When you’re looking at how to measure UX, the metrics fall into two main categories: behavioural and attitudinal. As the idea is not only to spot problems and frustrations, but to address the issues with an overarching goal of continuous improvement, it’s a good idea to develop a range of KPIs to give you a full picture. So, what are some of the key metrics that will tell you where your UX is performing well or falling down?
Quantitative data doesn’t lie, so crunch the figures to detect the UX pain points that need ironing out. You can choose from a range of metrics to suit your platform, including...
How many customers fail to complete their purchase or convert to the desired outcome? This can be down to poor usability, resulting in frustration. For eCommerce sites, your shopping cart abandonment rate can be calculated by:
- Dividing the total number of completed purchases by the number of carts
- Subtracting this result from one and multiplying the answer by 100.
Average order value (AOV)
Improving the UX can increase AOV, so it makes sense to keep close tabs on what your AOV actually is. You can improve the AOV by prompting customers to buy more, for instance, by encouraging them to keep shopping once they’ve added an item to their basket.
Task Success Rate
The Task Success Rate (TSR) measures the number of correctly executed tasks and is ideal for situations where a task has a properly defined endpoint. While the TSR won’t be able to pinpoint the root of a specific problem, it serves as a very useful ‘red flag’ to spot where things are going wrong.
Ease of completion
Building out the picture of task success, you can use the seven-point scale Single Ease Question (SEQ) to understand how easy (or difficult) a task was to finish.
User error rate
The user error rate (UER) metric indicates how many times an individual makes a mistake, such as finding themselves on the wrong page of the website. A high UER is indicative that the UX may need work.
Time on Task
On average, how long does it take for a customer to complete a particular action, start to finish, in minutes and seconds? You can use this metric to discover what’s going on regarding user productivity.
Search versus navigation
Are your customers having to use the search function to find what they want because the navigation is inadequate or too confusing? Generally speaking, it’s better to design the navigatio to minimise the need to use search. Calculating the search/navigation ratio as an average percentage will give you a snapshot of how your site’s doing.
With attitudinal measures, you’re seeing to capture information on loyalty, usability, credibility and appearance. There are several different tools to choose from…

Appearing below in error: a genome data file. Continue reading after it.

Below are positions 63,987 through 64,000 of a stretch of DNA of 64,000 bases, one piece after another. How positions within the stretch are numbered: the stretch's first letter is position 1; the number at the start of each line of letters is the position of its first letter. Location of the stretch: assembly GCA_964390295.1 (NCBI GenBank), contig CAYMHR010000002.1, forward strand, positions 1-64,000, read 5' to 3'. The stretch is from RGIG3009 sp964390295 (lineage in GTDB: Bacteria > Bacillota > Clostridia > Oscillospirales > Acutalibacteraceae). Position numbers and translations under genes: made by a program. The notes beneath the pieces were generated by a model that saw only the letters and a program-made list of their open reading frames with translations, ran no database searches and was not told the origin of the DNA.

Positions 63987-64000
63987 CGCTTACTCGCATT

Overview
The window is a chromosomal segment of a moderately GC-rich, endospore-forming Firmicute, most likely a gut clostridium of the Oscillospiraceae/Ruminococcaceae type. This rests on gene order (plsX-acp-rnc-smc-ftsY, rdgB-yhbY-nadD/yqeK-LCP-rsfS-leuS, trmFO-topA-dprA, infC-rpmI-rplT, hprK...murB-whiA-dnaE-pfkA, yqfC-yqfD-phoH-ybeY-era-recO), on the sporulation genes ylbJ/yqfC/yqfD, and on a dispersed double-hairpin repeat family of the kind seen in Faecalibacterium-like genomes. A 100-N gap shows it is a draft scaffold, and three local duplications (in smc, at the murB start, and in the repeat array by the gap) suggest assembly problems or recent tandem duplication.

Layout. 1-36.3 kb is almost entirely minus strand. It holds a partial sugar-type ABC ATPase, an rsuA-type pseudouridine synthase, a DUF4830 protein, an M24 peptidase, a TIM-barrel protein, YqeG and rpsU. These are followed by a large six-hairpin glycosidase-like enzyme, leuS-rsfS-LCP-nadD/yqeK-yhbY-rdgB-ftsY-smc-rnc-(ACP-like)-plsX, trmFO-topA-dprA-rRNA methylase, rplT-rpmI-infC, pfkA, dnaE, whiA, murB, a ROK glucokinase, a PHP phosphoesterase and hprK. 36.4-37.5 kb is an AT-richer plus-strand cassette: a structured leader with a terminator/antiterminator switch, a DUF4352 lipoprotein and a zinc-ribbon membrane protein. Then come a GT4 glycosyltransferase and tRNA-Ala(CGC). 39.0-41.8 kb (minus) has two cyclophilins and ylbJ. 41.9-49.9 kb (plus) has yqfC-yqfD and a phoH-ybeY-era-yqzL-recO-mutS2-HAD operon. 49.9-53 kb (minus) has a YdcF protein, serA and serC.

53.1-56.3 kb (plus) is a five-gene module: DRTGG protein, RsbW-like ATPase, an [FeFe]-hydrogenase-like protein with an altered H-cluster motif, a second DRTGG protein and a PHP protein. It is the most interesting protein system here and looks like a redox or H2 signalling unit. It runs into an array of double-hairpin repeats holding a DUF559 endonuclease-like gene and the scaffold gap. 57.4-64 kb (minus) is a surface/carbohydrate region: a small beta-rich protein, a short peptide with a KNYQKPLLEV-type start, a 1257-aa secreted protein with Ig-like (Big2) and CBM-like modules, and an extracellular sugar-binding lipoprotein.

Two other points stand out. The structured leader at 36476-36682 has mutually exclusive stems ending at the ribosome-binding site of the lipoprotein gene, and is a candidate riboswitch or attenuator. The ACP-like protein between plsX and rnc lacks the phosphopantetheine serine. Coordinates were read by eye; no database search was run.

Customer satisfaction – CSAT
With this simple metric, individuals respond to the question: “How satisfied are you with...?” The result is given as a percentage and normally uses five possible ratings, ranging from ‘very dissatisfied’ to ‘very satisfied.’ Thanks to the speed of this metric from the user’s perspective, you can use it more than once, at different stages of the customer journey.
Net promoter score (NPS)
NPS uses a very simple question: “Would you recommend this company/product/service/experience or not?” While a recommendation is a great indicator of how you’re doing, it’s very important to put this in context, as a high NPS score might be an indicator of strong brand loyalty or personal experience as much as a thumbs-up on a great UX.
SUPRQ uses eight questions to assess the quality of the website UX, covering measures of usability, credibility, loyalty and appearance.
System usability scale (SUS)
The System Usability Scale (SUS) involves the completion of a 10-question survey, with five possible answers per question, spanning from ‘strongly agree’ to ‘strongly disagree.’ Users’ scores are averaged out to provide a benchmark – scores that fall below this acceptable threshold are a sign that your site needs work. SUS scores are given as a figure out of 100 but be clear that these are relative scales and not percentages when sharing the data.
Task performance indicator (TPI)
TPI is a management model based on customers’ top tasks, usually no more than 10 tasks. Task questions based on these actions are given to a sample of up to around 20 customers, who perform them in a testing environment. Based on how easily they complete the task, how quickly and the key problems, improvements can be recommended and the process repeated every 6-12 months.